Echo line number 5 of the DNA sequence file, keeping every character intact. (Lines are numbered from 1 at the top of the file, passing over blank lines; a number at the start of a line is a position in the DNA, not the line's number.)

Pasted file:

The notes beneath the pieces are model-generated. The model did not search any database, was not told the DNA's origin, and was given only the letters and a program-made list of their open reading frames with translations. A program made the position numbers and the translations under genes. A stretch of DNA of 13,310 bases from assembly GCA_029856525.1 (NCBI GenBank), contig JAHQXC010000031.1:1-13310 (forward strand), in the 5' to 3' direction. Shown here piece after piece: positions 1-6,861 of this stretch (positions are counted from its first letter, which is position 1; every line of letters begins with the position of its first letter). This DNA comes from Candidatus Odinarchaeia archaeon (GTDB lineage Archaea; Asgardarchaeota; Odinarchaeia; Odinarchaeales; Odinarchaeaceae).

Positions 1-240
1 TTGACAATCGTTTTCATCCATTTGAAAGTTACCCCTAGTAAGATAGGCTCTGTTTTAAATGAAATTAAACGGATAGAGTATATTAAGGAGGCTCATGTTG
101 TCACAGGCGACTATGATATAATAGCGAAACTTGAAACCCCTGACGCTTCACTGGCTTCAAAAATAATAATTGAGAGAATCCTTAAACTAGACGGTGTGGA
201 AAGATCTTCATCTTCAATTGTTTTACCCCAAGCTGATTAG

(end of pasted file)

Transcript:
201 AAGATCTTCATCTTCAATTGTTTTACCCCAAGCTGATTAG